Inbreeding and cancer incidence in human isolates
Abstract This study investigates the incidence of cancer in isolate populations. Thorough anthropological research over the past 3 decades has established islimd populations in Middle Dalmatia, Croatia, as outstanding examples of genetic isolates. The number of cancer cases on 5 islands (Brac, Hvar, Korcula, Vis, and Lastovo) over a 20-year period (1971-1990) has been extracted from the data of the Croatian Cancer Registry. The population of coastal Dalmatia, characterized by similar environmental factors but a different population genetic structure, was used as a control population. The leading hypothesis was that, if there were genes or gene complexes (especially with recessive inheritance) responsible for genetic susceptibility to certain types of cancer, then the incidence of those cancer types should be greater in reproductively isolated island populations than in a control population because of increased manifestation of such genes or gene complexes caused by inbreeding. Furthermore, the cancer incidence should increase along with greater reproductive isolation (i.e., greater geographic distance of the islands from the mainland). After adjusting the data for sex and age, I confirmed the hypothesis: Island populations have greater total cancer incidence than the control population for both sexes. The excess incidence on the islands shows an almost linear correlation with geographic distance from the mainland. The cancer sites primarily responsible for the excess incidence are bladder cancer in males, and breast, ovarian, brain, and large bowel cancer in females, predominantly in the younger age groups.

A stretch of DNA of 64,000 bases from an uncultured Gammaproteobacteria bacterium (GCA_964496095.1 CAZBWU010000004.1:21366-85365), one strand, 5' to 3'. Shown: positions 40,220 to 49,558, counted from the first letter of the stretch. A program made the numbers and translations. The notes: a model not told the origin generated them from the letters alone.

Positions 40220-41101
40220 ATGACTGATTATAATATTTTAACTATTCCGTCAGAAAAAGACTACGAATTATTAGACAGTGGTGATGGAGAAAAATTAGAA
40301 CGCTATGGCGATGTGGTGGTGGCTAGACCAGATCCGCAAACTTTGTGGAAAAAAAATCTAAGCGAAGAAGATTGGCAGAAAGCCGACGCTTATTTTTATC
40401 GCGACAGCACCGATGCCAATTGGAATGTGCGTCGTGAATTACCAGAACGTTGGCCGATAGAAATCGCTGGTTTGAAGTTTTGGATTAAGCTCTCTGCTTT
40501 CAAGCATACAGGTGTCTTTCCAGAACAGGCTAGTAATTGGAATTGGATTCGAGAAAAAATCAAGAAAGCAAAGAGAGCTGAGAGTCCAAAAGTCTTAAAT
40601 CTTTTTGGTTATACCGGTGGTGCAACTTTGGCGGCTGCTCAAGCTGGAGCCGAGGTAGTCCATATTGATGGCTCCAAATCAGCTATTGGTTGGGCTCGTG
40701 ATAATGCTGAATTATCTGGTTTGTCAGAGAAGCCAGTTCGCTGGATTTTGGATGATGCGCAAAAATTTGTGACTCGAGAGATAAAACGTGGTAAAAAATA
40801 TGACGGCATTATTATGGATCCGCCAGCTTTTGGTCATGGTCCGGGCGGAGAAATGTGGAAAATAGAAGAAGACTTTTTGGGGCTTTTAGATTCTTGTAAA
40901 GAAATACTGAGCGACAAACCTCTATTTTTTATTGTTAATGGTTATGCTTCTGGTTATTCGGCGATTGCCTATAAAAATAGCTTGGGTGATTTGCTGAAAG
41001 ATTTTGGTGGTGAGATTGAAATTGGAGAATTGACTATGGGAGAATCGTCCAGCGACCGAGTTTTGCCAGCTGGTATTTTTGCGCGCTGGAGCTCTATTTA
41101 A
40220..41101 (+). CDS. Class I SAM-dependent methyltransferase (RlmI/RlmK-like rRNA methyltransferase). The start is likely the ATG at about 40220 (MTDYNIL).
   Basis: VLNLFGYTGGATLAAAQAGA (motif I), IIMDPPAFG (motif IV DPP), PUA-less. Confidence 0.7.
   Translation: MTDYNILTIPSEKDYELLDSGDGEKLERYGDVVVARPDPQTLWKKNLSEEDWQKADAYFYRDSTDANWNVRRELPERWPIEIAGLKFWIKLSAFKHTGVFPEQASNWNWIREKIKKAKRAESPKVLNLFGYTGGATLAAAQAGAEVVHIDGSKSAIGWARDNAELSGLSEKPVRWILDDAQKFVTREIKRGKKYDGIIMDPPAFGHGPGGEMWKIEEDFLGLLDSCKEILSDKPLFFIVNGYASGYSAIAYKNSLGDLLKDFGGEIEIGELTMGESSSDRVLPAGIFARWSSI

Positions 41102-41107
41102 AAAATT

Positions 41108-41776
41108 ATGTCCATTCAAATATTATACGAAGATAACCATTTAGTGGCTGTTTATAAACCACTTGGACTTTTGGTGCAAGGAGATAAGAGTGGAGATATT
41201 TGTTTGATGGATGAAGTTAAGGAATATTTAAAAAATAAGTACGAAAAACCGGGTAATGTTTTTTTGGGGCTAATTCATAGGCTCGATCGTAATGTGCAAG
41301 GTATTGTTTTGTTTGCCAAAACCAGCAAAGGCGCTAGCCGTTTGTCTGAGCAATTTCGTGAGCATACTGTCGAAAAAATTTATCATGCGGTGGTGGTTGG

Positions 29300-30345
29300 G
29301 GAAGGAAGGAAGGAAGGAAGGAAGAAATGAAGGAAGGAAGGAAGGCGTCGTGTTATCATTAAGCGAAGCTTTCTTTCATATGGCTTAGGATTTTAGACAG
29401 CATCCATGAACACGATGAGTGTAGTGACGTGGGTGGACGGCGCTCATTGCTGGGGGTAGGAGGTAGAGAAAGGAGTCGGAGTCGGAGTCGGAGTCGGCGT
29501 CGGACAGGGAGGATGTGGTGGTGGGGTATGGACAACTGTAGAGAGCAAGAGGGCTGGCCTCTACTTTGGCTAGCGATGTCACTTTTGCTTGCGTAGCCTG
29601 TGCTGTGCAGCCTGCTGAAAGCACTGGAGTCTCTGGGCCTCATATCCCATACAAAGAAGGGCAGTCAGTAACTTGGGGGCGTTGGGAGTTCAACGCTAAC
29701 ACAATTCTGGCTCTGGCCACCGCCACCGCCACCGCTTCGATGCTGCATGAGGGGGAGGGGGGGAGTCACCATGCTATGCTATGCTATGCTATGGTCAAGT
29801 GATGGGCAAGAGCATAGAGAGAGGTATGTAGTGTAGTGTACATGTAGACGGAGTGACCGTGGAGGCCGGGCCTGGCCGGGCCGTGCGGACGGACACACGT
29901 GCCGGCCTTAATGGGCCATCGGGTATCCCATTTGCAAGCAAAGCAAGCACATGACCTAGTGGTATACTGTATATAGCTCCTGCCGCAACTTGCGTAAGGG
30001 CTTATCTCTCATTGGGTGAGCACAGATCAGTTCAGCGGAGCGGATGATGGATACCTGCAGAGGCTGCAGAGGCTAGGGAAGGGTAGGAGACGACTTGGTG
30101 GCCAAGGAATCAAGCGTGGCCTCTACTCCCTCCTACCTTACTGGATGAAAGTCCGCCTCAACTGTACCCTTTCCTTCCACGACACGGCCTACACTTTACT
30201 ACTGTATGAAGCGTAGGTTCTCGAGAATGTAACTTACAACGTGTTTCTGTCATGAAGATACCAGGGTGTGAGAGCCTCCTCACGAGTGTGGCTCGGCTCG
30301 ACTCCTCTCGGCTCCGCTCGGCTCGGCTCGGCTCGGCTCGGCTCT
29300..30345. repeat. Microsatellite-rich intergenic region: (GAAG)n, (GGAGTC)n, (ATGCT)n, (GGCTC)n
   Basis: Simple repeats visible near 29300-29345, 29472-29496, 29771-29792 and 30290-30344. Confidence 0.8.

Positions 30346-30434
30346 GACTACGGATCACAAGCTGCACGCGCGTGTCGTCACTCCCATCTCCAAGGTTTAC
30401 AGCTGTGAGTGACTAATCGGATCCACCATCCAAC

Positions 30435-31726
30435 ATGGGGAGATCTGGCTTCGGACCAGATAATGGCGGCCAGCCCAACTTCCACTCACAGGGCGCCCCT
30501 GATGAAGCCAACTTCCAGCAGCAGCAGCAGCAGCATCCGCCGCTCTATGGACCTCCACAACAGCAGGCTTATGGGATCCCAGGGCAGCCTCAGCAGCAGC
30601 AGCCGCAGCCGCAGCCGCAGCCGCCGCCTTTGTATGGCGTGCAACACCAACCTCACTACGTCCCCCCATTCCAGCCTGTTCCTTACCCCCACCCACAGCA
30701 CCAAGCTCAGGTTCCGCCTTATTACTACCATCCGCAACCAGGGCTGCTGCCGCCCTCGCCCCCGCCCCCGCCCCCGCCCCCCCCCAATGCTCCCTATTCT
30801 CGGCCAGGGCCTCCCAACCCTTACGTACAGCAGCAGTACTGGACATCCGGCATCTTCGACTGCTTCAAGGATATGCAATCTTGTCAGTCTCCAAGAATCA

KEY WORDS: CANCER INCIDENCE, GENETIC EPIDEMIOLOGY, DEMOGRAPHY, ISOLATE POPULATIONS, CROATIA
A number of extrinsic and intrinsic factors contribute to the development of cancer, a disease still far from satisfactorily controlled in most communities worldwide. Current geographic and ethnic differences in cancer incidence are considered a result of primarily environmental influences (e.g., nutrition, pollution, smoking, chronic irritation, chemical carcinogens, irradiation). However, for some specific cancer sites inherited (genetic) susceptibility cannot be neglected, although it is probably less important than extrinsic factors. Genetic susceptibility sometimes characterizes whole nations; some examples are nasopharyngeal carcinoma (common in Chinese populations), bladder cancer (common in Native Americans), and testicular cancer and Ewing’s sarcoma (extremely uncommon among blacks in Africa and the United States) (Weiss et al. 1984, 1986; Fraumeni et al. 1989). In other types of cancer there is striking evidence of familial aggregation. Among these types the most frequently cited are colorectal cancer (Weiss and Chakraborty 1984; Bishop and Thomas 1990; Scapoli et al. 1994; Houlston et al. 1995; Hall et al. 1996), breast and ovarian cancer (Andrieu et al. 1991; Houlston et al. 1991; Iselius et al. 1991; Bishop 1992, 1993, 1994; Thompson 1994; Kerber and Slattery 1995; Struewing et al. 1995), medullary carcinoma of the thyroid gland (Bergholm 1989; Bellis et al. 1995), and melanoma (Goldstein, Dracopoli et al. 1994; Goldstein, Fraser et al. 1994; Goldstein and Tucker 1995).